New corruption allegations against Australian players

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Cricket Australia has been notified by Al Jazeera of plans to produce a follow-up documentary on alleged corruption in the global game involving spot-fixing claims against current and former Australian players.

The allegations relate to fixtures in 2011, when Australia finished an Ashes series, played in the World Cup and toured Bangladesh, Sri Lanka and South Africa. They also hosted New Zealand and India that year.

“We are aware of the new investigative documentary by Al Jazeera into alleged corruption in cricket,” said CA CEO James Sutherland.

“Since the broadcast of Al Jazeera’s first documentary, the ICC Anti-Corruption Unit has been conducting a thorough investigation into the claims made, however this has been hampered by a lack of cooperation from Al Jazeera.

“Although not having been provided an opportunity to review any raw audio or footage, our long-standing position on these matters is that credible claims should be treated very seriously, and investigated.

“Cricket Australia’s Integrity Unit have conducted a review of the latest claims by Al Jazeera, from a known criminal source, and, from the limited information provided by Al Jazeera, our team have not identified any issues of corruption relating to current or former Australian players.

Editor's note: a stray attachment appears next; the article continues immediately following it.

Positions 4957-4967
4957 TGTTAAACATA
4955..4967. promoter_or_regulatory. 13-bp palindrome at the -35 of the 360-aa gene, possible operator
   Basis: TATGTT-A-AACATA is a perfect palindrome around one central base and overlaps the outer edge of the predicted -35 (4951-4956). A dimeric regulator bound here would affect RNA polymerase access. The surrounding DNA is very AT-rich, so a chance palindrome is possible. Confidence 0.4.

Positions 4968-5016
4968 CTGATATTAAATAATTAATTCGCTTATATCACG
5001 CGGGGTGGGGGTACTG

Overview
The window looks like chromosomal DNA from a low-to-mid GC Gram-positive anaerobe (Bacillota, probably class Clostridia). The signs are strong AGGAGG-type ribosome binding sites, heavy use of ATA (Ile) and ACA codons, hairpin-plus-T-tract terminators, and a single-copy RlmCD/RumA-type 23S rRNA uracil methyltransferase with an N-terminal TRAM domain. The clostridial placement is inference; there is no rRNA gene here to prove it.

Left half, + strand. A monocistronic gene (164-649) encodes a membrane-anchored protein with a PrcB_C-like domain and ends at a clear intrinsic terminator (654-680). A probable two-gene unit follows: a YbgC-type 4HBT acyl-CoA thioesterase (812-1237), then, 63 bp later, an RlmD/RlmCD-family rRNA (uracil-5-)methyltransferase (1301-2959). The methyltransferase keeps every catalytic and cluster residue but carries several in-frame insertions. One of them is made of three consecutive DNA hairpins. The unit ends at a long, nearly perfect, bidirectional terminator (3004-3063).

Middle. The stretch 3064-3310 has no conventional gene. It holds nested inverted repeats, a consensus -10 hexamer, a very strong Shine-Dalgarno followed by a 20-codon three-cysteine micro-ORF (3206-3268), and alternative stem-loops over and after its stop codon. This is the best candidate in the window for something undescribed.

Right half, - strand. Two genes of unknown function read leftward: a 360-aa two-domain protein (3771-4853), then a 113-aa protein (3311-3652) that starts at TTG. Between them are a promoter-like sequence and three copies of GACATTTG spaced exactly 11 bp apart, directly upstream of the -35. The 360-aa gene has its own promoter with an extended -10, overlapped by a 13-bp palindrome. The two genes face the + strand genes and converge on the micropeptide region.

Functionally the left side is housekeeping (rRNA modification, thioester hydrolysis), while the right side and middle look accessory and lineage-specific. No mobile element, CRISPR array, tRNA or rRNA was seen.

“We have handed all material over to the ICC Anti-Corruption Unit to enable them to fully investigate and we will continue to cooperate with the ICC.

“It is important to reiterate that Cricket Australia and the ICC take a zero-tolerance approach against anyone trying to compromise the integrity of the game.

“We urge Al Jazeera to provide all un-edited materials and any other evidence to the ICC Anti-Corruption Unit.”

The International Cricket Council, meanwhile, have launched an appeal to find the final suspected match-fixer, known as Aneel Munawar, from Al Jazeera’s initial documentary.

Munawar, who claimed to work for organised crime gang D Company, is reportedly key to the second documentary, after the programme alleged a Test between England and India in Chennai in December 2016 was corrupt.

Everyone else who appeared in the documentary, including those whose faces were pixilated to protect identities, have been identified by the ICC.

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